For the late poet Amiri Baraka, poetry was about the sound of the words — that the poems should come alive when they were read aloud. “I’m trying to make the poems as musical as I can — from the inception,” he said in 1980. “So that whether they’re read on the page, or people read them aloud, or I read them aloud, the musicality will be kind of a given.”

Baraka, who died in 2014, was one of the most important and controversial figures in African-American literature. On Tuesday, to mark Black History Month, Grove Press is publishing a career-spanning anthology of Baraka’s poetry called SOS: Poems 1961-2013.

In his poetry, Baraka incorporated the rhythms and melodies of jazz. (He wrote music criticism and his seminal book Blues People — written under his given name, LeRoi Jones — is still in print.) Baraka said he looked at the texts of his poems like scores for pieces of music.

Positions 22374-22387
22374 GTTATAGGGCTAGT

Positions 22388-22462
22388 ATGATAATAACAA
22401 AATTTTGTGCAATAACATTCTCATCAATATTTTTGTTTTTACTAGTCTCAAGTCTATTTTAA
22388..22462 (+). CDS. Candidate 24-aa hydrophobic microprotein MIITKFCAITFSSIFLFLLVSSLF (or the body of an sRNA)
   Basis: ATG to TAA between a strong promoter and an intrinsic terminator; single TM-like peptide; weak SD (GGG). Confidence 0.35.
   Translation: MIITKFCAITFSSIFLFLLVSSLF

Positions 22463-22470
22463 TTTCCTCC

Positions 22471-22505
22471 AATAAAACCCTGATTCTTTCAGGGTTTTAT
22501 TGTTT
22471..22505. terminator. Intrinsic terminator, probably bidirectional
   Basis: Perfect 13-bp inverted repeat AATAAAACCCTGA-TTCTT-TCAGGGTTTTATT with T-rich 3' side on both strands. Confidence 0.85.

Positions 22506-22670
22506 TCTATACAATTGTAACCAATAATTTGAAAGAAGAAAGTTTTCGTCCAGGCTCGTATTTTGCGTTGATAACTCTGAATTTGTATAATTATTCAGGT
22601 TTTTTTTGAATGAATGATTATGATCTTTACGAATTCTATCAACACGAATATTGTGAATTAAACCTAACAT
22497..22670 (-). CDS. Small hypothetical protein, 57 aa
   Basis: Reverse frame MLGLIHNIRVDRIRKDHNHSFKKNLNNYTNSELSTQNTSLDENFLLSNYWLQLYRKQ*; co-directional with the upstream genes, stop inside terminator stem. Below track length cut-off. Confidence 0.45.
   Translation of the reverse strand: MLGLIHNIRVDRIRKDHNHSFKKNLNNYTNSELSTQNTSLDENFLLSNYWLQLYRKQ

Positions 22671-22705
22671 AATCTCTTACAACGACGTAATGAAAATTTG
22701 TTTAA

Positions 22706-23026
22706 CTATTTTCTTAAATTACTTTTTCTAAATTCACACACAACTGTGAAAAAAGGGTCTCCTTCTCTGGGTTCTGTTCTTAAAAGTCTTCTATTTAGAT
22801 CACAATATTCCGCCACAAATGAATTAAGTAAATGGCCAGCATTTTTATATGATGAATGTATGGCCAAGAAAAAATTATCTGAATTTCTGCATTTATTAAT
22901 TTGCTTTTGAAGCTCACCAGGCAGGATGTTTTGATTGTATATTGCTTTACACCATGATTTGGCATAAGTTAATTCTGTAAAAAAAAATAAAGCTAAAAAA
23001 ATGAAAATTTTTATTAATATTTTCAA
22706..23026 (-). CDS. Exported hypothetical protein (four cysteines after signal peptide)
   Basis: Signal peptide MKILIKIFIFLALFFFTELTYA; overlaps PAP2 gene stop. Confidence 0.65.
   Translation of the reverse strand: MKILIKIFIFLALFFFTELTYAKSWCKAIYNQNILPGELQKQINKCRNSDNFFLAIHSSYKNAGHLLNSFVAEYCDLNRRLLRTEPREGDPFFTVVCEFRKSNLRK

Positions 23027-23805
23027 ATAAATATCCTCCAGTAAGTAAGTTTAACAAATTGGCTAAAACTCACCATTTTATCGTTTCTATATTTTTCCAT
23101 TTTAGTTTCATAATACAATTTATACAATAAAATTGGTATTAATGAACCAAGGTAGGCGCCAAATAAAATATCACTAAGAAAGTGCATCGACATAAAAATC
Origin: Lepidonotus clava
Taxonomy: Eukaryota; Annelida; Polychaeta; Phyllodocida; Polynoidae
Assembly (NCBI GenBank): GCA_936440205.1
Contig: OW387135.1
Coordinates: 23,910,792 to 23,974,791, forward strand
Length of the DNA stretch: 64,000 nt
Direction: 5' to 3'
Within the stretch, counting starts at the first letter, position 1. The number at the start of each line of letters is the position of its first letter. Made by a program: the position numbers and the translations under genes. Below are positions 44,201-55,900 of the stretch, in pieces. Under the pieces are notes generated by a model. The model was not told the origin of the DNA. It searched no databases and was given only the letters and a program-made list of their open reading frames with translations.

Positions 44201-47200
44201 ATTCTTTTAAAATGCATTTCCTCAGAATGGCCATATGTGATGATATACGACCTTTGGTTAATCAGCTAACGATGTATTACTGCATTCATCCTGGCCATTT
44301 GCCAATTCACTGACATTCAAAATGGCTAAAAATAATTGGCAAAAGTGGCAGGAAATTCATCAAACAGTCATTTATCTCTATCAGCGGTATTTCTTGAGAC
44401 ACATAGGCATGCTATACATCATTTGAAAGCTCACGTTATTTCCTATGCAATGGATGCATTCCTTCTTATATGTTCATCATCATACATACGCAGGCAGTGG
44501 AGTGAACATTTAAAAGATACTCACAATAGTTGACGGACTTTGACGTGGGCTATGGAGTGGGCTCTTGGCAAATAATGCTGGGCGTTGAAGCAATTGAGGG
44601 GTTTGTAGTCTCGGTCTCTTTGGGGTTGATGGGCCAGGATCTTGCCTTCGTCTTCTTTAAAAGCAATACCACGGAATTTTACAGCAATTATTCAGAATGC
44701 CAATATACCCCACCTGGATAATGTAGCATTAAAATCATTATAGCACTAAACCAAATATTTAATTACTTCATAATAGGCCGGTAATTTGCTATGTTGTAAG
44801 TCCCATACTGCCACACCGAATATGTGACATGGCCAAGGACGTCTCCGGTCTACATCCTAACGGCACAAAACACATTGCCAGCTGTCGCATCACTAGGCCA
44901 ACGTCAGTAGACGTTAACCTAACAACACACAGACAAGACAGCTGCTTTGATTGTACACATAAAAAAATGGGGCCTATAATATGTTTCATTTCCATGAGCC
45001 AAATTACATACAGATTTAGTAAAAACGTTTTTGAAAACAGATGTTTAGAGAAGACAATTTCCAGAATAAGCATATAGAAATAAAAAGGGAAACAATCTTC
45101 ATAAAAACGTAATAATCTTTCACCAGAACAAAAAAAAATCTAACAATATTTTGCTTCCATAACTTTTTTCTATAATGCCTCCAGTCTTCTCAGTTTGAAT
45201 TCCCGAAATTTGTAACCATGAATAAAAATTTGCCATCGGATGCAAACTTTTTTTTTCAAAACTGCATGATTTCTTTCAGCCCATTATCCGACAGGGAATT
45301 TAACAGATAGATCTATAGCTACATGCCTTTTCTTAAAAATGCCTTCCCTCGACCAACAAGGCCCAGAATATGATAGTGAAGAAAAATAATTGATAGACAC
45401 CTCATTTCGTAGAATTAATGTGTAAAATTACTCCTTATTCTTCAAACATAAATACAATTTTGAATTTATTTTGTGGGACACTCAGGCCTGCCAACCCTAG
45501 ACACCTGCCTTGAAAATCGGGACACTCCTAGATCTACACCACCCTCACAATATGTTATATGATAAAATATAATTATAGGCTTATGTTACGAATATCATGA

Click here for more information.



NPR | Amiri Baraka


Leave a Reply

Fill in your details below or click an icon to log in: Logo

You are commenting using your account. Log Out /  Change )

Google+ photo

You are commenting using your Google+ account. Log Out /  Change )

Twitter picture

You are commenting using your Twitter account. Log Out /  Change )

Facebook photo

You are commenting using your Facebook account. Log Out /  Change )


Connecting to %s